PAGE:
Valuable lessons, learned the hard way

I read with interest the reactions to outdoor wood furnaces. Let me give my background so you know where I am coming from. I was an outdoor wood stove manufacturer and went out of business and have no intention of going back into business. This gives me two unique qualifications to comment on outdoor wood furnaces. I have a great deal of experience in the design, installation and operation of outdoor wood furnaces and I have no vested interest in any design or manufacturer.

We went out of business about four years ago out of a combination of too much money spent in design, some bad business decisions and some unforeseen circumstances. We would have run into warranty problems also if we had stayed in business a couple of years longer. My weakest area of design was in the metallurgy and our mild steel boilers in two of our designs were prone to corrosion after about five or six years.

We have recently purchased a home and I will be installing an outdoor wood furnace (which I will build) and have been researching the current market. I must say I am appalled at the lack of progress in outdoor wood furnace design. Almost all of the furnaces on the market four years ago were very inefficient (in spite of their claims) and very smoky. Most of the manufacturers have not improved their design at all!!!

One of the largest obstacles to an efficient design (70% or higher efficiency is possible) is the amount of money needed to develop the design and the cost of producing such a furnace. Most consumers can not justify 8 or 10 thousand dollars for a furnace. Our last production model was a wood/oil combination which was very low in particulate emissions (smoke) and very efficient (72% on wood and 81% on oil). This is not a trumped up marketing ploy, (remember I am no longer in the business) it was a scientifically verifiable number. It did have some other problems which I dealt with in the next generation design that never got into production and which I will finally get to build for my own home. I am saying this to say that it is possible for manufacturers to build an efficient, reliable, easily operated stove. However, be prepared to pay for it.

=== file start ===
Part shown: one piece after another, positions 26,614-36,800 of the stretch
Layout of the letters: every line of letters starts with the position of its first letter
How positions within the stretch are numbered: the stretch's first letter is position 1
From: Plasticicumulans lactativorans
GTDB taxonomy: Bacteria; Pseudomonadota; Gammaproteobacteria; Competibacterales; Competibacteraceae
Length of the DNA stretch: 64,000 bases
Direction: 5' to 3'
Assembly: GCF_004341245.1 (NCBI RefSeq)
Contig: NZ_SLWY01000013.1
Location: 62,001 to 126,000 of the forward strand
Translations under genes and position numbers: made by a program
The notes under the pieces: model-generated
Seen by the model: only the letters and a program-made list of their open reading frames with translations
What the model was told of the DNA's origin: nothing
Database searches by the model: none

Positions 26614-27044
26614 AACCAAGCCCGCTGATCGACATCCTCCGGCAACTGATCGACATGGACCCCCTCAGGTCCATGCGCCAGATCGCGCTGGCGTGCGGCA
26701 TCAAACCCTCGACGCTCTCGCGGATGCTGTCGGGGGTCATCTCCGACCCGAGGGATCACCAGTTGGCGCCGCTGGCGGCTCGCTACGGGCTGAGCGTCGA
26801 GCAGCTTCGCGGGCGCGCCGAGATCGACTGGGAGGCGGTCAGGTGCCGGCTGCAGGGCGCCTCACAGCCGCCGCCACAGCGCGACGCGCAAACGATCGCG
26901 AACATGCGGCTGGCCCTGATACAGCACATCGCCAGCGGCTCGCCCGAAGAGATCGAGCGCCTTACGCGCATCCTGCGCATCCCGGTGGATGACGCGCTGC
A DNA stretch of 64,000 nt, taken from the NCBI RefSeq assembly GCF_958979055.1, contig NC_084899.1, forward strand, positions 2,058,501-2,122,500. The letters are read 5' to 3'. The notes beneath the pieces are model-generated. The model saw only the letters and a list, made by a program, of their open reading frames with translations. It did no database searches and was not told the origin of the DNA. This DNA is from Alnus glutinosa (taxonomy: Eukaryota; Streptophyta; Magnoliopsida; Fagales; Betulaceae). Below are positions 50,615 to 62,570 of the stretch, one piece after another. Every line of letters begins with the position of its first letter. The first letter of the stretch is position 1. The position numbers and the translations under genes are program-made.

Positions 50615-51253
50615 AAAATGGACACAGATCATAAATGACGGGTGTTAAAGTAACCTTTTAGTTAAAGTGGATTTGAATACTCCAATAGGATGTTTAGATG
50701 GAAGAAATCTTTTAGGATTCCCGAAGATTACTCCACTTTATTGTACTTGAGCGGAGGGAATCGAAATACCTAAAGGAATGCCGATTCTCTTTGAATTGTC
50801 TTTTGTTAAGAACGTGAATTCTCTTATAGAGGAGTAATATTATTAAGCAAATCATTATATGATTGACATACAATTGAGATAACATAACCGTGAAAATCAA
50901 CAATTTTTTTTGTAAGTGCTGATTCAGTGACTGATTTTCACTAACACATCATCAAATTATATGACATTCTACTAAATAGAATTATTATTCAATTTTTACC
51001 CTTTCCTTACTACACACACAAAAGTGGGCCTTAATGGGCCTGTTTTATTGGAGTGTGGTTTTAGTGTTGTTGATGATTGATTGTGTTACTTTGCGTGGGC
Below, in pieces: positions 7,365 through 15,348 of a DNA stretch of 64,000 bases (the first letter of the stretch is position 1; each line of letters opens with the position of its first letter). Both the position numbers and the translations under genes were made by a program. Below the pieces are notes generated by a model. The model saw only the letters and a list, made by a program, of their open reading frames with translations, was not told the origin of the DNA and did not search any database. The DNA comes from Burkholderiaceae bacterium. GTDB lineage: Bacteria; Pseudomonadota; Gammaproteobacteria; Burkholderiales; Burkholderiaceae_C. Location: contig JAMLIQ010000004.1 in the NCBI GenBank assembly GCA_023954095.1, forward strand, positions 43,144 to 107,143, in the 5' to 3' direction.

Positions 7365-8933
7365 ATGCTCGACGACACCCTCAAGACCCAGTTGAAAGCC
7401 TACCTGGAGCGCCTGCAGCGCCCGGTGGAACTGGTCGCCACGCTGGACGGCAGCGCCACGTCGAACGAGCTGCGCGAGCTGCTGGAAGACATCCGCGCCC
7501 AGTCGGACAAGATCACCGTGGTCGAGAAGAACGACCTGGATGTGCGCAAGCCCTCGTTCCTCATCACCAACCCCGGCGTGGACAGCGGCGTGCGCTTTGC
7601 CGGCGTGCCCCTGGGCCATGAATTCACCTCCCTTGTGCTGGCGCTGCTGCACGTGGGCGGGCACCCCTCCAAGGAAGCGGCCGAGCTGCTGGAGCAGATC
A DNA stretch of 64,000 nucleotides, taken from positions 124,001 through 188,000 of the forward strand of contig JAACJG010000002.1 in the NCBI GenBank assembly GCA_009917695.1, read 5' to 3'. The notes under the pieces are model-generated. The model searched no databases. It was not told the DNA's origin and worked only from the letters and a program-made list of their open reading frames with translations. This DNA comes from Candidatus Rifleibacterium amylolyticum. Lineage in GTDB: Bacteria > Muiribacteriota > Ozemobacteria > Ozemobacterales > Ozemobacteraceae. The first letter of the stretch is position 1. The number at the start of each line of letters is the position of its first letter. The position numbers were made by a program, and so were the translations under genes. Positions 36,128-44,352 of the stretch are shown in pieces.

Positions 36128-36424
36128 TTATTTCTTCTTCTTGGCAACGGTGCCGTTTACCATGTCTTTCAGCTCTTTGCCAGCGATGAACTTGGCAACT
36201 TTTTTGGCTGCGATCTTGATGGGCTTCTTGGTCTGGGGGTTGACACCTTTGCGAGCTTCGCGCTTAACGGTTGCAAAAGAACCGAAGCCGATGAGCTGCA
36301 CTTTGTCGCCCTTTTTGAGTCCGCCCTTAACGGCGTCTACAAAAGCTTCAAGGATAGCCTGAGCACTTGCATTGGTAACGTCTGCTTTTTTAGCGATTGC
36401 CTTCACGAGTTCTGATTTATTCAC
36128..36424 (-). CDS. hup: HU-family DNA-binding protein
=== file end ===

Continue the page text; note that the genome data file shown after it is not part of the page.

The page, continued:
As for the current situation and what to do about buying an outdoor furnace.... I still believe it is the most comfortable, healthy, easiest and practical way to use wood heat. If you are in a rural location and the smoke won't bother you or your neighbours by all means buy an outdoor furnace. Shop carefully. Some manufacturers (one of the largest) lied about their true efficiency ratings. Some had bad design. Some are not reliable (unfortunately some of our stoves fell into that category).

A simple firebox and baffle design (which most are) does not reburn any significant amount of flue gasses and cannot be efficient. Stainless is the only way to go for the firebox and tank. The installation is critical, with special attention needed in insulating and waterproofing the underground lines. Pump location is also critical in proper operation of the furnace. Insist on talking to several owners who have had the model you are interested in for at least two years.


October, 2002